Nigeria resumed operations on its Trans Forcados oil pipeline, a senior oil official said on Monday, bringing back on stream part of the network whose closure also led to a near halving of the country’s gas production.
The pipeline, which had been shut for a week due to sabotage, resumed on Saturday afternoon, David Ige, executive director of gas and power at Nigerian National Petroleum Corp, told Reuters.
It transports the Forcados crude oil grade in the delta region and was scheduled to export about 260,000 barrels per day in January and 210,000 bpd in February.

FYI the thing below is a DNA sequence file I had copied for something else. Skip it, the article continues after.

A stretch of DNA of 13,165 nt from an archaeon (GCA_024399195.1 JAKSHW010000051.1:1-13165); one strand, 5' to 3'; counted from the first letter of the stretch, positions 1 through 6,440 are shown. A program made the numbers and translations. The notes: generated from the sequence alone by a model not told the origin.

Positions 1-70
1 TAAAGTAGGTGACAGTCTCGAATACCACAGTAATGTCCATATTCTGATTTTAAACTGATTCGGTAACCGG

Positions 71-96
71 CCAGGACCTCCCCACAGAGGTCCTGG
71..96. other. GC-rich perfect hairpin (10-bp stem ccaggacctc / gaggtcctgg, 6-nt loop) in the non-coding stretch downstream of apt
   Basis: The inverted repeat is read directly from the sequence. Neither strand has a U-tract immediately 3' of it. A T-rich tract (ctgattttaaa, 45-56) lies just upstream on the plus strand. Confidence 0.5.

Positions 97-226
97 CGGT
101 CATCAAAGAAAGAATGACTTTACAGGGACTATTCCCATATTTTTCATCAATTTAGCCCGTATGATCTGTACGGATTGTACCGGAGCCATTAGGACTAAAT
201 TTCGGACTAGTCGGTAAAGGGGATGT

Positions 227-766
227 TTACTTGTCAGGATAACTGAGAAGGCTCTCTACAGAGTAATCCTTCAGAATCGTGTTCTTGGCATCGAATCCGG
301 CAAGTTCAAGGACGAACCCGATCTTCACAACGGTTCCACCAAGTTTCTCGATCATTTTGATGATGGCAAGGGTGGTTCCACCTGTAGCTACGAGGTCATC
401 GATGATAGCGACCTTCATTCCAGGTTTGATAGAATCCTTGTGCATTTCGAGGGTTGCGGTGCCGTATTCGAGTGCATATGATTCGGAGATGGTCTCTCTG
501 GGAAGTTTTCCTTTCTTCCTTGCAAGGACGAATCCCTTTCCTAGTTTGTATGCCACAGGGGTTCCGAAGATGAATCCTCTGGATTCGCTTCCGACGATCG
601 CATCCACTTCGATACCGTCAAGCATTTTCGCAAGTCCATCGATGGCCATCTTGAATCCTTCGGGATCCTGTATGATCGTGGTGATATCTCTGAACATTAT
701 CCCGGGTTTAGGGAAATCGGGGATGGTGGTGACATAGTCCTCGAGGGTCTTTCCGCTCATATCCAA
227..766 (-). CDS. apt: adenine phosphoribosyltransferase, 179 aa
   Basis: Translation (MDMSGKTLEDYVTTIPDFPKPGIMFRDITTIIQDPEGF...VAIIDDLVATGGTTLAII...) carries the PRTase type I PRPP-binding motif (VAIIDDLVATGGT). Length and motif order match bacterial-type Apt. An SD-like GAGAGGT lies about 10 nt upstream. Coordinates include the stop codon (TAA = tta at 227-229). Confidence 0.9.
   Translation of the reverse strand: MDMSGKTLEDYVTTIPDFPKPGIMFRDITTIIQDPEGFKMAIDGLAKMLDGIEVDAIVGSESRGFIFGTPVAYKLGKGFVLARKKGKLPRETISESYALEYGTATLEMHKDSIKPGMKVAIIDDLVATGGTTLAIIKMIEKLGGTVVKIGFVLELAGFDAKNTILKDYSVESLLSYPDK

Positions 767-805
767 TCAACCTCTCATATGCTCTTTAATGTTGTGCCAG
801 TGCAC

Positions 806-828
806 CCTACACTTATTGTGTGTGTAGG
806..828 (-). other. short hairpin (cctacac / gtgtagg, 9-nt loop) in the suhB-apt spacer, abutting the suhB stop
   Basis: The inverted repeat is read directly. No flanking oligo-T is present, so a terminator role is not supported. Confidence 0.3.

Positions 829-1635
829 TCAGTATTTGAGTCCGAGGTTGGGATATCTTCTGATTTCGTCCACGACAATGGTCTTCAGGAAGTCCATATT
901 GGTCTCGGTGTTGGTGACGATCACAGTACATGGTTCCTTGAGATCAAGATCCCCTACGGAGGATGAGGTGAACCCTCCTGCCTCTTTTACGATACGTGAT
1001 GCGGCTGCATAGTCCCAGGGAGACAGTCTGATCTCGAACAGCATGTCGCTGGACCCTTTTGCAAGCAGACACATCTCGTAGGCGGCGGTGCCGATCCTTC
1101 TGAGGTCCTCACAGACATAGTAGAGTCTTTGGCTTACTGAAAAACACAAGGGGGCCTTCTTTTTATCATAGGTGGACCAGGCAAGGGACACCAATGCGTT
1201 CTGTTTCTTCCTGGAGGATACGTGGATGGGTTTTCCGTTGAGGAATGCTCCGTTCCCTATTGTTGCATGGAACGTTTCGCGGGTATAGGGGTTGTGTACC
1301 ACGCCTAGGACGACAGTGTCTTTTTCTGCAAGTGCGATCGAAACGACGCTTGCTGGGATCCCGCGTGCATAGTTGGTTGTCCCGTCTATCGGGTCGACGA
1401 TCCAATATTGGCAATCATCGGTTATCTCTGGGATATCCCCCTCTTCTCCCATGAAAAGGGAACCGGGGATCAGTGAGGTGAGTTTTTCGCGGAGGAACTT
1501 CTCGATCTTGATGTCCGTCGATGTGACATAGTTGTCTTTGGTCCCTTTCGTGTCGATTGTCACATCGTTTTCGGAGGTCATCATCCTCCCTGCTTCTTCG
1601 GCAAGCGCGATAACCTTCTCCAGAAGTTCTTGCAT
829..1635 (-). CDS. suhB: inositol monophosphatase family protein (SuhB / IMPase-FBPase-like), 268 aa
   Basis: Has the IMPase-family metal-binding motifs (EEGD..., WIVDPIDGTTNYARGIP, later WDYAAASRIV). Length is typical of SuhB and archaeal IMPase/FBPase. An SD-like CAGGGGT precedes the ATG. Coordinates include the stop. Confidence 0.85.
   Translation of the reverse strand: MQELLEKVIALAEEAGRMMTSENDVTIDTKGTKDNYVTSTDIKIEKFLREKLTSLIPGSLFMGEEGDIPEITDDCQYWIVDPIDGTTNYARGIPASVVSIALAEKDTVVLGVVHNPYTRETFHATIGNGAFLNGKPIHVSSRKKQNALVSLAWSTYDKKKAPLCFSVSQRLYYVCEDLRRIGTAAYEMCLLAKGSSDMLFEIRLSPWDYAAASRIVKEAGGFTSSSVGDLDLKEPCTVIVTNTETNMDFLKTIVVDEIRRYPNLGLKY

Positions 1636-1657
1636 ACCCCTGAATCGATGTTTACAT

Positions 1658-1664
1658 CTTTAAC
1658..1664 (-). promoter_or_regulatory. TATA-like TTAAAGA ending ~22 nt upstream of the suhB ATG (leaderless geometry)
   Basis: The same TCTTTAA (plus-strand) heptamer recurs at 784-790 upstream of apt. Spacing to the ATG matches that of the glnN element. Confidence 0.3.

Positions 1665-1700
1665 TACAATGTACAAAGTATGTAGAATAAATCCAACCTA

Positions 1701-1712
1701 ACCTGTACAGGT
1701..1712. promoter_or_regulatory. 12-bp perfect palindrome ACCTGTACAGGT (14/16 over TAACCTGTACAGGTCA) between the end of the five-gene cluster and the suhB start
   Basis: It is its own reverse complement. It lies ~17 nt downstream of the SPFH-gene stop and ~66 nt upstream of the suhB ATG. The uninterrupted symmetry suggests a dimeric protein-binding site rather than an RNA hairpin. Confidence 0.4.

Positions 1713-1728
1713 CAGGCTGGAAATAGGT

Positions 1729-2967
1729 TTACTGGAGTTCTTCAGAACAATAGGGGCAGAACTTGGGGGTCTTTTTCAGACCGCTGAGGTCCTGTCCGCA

The west African crude market is already oversupplied, so the resumption had little immediate impact on prices.
The outage also halted a significant part of Nigeria’s natural gas production. Gas fields had to be shut down because the condensate they produce alongside the gas is normally evacuated via Forcados.
“Forcados is a major artery…when this pipeline is out we lose gas production… (It) accounts for 40-50 percent of gas production in the country,” Ige said.
Each time the pipeline goes down, two power plants also lose input and electricity supplies for the east of the country are affected, he said